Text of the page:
Five years after UK’s first gay weddings, they’re still banned in Northern Ireland
As same-sex couples in England and Wales celebrate their fifth wedding anniversary, those in Northern Ireland are still waiting for their rights.
Friday (March 29) marks the fifth anniversary of the first ever same-sex weddings in England and Wales, which took place in 2014 following the passage of the Marriage (Same Sex Couples) Act 2013.
Same-sex weddings followed in Scotland nine months later, but couples in Northern Ireland are still without the right to marry.
Although polls show overwhelming support for equal marriage among the Northern Irish public and lawmakers, the collapse of the region’s power-sharing executive has prevented any action on the issue, while the UK government has rejected calls for direct intervention.
Northern Ireland has been left behind, say Parliamentarians
Labour MP Conor McGinn and Conservative peer Lord Hayward, who have led efforts in Parliament to extend equal marriage to Northern Ireland, urged the government to secure equal marriage for all.
The two lawmakers said: “Today marks five years since the first same-sex weddings in the UK.
“A cause for genuine celebration, it also serves as reminder of the continuing exclusion of the LGBT community in Northern Ireland.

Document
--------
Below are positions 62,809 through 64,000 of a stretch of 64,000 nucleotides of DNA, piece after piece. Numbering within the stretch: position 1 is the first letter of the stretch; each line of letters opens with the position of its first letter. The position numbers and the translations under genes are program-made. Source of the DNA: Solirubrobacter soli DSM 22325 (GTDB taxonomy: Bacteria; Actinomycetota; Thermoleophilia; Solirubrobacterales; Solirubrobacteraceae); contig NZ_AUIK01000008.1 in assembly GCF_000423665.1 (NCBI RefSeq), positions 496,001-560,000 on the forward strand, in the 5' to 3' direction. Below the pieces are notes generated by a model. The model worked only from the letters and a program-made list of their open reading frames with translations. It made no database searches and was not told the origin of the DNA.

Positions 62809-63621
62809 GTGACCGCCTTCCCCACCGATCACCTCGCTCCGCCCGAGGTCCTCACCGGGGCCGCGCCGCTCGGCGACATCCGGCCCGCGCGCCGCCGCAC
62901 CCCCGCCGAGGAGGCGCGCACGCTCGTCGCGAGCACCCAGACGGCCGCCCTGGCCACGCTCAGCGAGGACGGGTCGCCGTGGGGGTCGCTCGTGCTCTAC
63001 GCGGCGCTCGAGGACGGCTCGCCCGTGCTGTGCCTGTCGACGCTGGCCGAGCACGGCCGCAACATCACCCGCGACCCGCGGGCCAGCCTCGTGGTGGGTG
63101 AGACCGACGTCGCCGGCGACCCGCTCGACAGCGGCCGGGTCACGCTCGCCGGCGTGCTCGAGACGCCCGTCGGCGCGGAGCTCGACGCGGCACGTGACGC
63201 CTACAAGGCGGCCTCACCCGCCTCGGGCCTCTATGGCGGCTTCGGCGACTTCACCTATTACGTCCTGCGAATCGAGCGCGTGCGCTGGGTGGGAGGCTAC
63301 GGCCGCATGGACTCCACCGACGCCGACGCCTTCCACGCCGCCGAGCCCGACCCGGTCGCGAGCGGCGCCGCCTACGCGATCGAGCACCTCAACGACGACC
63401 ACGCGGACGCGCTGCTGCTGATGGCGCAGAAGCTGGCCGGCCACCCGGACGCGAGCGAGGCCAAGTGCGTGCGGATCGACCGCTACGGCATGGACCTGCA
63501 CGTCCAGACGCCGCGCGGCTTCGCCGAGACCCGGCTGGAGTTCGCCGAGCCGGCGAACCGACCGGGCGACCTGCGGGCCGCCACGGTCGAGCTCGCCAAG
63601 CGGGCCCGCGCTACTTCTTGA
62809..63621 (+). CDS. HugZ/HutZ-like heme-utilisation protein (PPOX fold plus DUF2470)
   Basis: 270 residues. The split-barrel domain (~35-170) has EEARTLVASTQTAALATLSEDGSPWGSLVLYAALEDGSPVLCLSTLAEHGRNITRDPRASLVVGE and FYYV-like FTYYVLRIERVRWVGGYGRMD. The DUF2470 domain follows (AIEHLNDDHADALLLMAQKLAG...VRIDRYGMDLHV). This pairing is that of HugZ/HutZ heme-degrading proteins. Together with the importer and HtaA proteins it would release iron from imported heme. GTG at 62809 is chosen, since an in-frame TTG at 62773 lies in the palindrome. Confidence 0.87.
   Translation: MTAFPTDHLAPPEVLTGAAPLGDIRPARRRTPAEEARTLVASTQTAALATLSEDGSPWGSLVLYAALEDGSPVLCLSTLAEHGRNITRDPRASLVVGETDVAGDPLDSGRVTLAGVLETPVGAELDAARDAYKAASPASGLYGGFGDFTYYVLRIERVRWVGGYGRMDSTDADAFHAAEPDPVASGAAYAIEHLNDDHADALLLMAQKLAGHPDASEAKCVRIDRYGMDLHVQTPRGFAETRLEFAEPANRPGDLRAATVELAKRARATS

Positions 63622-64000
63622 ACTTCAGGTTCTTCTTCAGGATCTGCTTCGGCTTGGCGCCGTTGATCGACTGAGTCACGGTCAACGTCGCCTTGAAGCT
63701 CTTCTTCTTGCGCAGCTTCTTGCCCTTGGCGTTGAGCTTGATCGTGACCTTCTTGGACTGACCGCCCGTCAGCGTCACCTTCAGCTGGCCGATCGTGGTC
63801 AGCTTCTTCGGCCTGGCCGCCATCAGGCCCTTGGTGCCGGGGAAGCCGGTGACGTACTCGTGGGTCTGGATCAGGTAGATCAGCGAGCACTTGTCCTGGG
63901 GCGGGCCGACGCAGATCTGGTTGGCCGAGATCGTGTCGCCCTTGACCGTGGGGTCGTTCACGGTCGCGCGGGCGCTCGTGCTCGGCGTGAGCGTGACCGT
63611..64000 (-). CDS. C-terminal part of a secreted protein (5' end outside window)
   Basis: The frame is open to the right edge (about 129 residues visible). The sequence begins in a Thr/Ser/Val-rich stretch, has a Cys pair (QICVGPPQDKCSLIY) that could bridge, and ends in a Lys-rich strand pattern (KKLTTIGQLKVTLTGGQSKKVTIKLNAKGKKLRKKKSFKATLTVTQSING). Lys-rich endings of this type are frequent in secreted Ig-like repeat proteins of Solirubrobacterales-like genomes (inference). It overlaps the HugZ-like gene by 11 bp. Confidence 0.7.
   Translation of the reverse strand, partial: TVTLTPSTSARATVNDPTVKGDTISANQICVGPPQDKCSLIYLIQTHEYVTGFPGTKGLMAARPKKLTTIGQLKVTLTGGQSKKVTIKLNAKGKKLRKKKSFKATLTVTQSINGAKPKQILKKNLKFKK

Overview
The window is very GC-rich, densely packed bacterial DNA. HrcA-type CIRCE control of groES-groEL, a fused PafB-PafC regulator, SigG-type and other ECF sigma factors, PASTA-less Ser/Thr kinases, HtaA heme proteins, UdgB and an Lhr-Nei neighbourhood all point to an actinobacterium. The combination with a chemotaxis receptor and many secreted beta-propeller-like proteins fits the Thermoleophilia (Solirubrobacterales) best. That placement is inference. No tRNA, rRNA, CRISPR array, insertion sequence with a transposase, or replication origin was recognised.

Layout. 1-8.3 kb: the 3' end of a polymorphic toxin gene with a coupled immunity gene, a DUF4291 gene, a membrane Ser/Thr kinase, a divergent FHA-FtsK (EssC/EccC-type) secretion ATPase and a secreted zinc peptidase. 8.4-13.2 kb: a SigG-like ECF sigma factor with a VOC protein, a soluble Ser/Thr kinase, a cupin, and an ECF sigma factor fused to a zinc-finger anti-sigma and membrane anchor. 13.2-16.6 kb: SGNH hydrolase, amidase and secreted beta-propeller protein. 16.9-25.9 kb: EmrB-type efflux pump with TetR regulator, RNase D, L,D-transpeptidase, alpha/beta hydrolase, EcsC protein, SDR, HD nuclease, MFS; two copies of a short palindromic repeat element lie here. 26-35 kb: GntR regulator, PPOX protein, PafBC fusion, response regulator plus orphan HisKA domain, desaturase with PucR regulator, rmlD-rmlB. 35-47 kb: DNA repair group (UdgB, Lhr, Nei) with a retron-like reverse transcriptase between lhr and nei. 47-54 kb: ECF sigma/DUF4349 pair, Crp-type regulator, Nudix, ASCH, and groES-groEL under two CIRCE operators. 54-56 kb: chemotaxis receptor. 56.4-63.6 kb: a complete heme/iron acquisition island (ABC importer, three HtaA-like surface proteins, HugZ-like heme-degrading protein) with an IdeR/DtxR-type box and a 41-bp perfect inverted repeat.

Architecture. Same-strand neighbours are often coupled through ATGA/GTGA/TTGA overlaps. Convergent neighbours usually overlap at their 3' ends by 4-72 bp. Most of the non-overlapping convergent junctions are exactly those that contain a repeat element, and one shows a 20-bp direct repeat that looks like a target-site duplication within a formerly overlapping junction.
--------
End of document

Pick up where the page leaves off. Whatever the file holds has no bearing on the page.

“With Northern Ireland left out of the Marriage (Same Sex Couples) Act, and with Scotland and the Republic of Ireland having both since legalised same-sex unions, Northern Ireland has been left well and truly behind.”
First couple to wed: Our anniversary is marred by the knowledge that others still can’t do the same
London couple David Cabreza and Peter McGraith, who made history as one of the first same-sex couples to marry five years ago this week, also spoke out about the ongoing disparity.
Peter McGraith said: “Today we celebrate our fifth wedding anniversary, but those celebrations are marred by the knowledge that in one part of the country couples just like us can’t do the same.”
He added: “It’s to this Government’s shame that they have chosen not to help deliver marriage equality in Northern Ireland, despite Stormont being suspended for so long and overwhelming support for equal marriage among the Northern Irish people.”
McGinn and Hayward said: “Stormont has not met in more than two years and with no immediate prospect of its return, the only government and only legislature able to address this issue is to be found at Westminster.
More from PinkNews
“The government must act. It should extend legislation in England and Wales to couples in Northern Ireland.
“Our union should be built on common values, equality and rights, with no-one left behind. Let’s have a wedding anniversary which all can celebrate.”
Northern Irish LGBT+ activists spoke out earlier this month after a car crash meeting with Northern Ireland secretary Karen Bradley, claiming that the UK government “doesn’t care” about the issue.
Cara McCann, Director of HereNI, told PinkNews of the meeting: “Karen Bradley simply reiterated the government’s policy of inaction on marriage equality, effectively committing it to ongoing discrimination against same-sex couples in Northern Ireland.
“Sadly, the Secretary of State, far from upholding the rights of LGBT people in Northern Ireland, seems content for us to live as second-class citizens within the UK.”